by Dante DeAmicis
I have a love/hate relationship with riding the bus. It works as long as you don’t expect too much of it. It is part of my sustainable mobility plan but it has serious limitations. As long as you accept what those limitations are you can work around them. First, if you rely exclusively on the bus you will not always get where you are supposed to be at a certain time. Some places you won’t get to at all. The reasons include: road work, breakdowns, no bike slots left, connections that can’t wait for transfers, too many wheelchair pick-ups, new drivers, drivers who don’t change route signs, you fall asleep and miss your stop, drivers who decide to make up time by skipping the part of the route where you are waiting, drivers who zone out and don’t see you waiting at a bus stop… You get the idea.
I’ve have had all these problems but there are ways around them. First, stop thinking of the bus schedule as a contract. Those times are goals that may or not be met. Do use schedules, hard copy or online, to plan your possible route and don’t expect the driver to have the entire system memorized. If you have to be somewhere try to take an earlier bus and use the extra time at your destination to do other things. Make more bus/bike trips and less bus/transfer trips. Make sure appointments know you are taking the bus so ask for time slots with wiggle room. Watch for the bus don’t just wait. When the bus approaches the stop you are waiting at, wave your arms frantically so you are not mistaken for a homeless person hanging out.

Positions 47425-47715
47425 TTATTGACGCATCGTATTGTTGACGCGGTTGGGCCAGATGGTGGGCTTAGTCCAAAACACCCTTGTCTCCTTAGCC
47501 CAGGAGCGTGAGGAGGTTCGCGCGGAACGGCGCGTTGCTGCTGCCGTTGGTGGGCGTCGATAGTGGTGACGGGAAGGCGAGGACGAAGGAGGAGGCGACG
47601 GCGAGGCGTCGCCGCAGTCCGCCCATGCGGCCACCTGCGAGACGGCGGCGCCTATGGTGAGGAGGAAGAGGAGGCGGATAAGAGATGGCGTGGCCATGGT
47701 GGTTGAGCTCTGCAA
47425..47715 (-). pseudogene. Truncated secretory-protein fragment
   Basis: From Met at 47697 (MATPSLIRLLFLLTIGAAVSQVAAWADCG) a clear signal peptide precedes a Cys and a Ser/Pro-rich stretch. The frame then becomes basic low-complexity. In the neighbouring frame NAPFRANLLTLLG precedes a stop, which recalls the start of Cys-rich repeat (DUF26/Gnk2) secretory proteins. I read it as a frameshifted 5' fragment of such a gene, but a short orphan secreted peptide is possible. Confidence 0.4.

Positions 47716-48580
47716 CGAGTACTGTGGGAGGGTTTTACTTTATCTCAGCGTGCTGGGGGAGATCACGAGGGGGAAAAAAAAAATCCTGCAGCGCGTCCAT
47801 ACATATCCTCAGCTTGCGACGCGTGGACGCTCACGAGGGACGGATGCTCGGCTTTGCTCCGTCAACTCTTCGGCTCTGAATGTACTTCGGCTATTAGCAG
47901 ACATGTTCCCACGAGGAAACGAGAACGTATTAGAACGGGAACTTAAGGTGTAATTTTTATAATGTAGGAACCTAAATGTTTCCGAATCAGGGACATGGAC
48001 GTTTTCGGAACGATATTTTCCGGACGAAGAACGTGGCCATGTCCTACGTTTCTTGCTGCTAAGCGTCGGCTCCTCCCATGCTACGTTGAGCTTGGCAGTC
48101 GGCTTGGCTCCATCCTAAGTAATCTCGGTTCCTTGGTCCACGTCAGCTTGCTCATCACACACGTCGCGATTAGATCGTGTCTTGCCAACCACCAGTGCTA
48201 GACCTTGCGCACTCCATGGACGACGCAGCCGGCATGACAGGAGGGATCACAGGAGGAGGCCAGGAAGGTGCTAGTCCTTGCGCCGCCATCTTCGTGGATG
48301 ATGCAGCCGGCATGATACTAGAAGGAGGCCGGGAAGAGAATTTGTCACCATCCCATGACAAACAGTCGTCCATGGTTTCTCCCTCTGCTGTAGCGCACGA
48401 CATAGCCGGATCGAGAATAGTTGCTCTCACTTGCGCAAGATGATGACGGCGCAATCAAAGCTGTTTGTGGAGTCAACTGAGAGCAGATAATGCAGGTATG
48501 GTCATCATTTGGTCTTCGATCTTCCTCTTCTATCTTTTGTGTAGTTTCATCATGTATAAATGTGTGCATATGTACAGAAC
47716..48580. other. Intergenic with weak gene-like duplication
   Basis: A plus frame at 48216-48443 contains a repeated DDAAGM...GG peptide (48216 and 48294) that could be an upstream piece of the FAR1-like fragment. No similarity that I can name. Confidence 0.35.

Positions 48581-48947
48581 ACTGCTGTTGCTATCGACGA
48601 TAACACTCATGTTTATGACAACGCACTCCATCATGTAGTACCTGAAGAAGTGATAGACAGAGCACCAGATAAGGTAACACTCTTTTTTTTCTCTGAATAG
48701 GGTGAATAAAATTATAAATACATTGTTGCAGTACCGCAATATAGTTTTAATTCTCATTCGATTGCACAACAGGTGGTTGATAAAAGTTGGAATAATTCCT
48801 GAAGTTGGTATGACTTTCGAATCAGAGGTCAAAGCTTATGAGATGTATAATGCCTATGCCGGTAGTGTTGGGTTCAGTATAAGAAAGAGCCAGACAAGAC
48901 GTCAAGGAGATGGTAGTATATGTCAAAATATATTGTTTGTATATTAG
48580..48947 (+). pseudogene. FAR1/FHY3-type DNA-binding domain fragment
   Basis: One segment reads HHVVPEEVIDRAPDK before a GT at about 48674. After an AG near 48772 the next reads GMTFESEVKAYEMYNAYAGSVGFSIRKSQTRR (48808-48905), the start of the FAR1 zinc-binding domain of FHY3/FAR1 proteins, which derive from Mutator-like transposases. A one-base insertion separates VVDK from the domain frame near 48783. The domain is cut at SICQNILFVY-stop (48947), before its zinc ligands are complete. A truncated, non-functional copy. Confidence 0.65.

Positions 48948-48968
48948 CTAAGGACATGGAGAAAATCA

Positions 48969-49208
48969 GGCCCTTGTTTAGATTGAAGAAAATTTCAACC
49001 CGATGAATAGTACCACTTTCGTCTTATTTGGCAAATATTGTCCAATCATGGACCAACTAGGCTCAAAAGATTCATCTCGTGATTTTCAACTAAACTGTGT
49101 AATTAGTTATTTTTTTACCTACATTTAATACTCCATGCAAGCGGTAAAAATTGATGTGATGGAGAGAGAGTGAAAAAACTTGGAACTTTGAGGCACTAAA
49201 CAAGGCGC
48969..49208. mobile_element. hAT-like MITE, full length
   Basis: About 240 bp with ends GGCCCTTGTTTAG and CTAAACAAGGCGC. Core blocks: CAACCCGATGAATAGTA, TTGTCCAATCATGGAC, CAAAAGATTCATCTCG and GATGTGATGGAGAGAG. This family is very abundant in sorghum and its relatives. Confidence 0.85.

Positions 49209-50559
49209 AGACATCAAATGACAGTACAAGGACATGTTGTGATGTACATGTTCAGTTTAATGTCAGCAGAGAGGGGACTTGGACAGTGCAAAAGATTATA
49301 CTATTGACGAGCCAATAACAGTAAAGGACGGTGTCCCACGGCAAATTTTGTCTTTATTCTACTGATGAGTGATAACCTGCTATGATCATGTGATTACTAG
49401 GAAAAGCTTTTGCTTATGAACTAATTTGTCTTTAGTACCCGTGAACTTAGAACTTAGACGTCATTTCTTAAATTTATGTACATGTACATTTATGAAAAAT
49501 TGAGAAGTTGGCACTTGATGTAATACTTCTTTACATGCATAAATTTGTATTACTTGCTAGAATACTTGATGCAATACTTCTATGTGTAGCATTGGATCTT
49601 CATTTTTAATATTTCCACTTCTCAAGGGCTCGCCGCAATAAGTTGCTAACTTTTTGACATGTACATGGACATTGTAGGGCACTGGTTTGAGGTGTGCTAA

And finally, make sure you have exact change before you get on the bus, dug out, and counted. Other wise I will have to kill you. The bus cannot take off while you are standing, rooting for change or trying to break a large bill with passengers. Its not in the schedule nor is a homicide investigation.
I’ve learned to accommodate my needs with the bus’ reality. Bus travel can be a workable marriage but a poor romance. You just have to work that in on the side.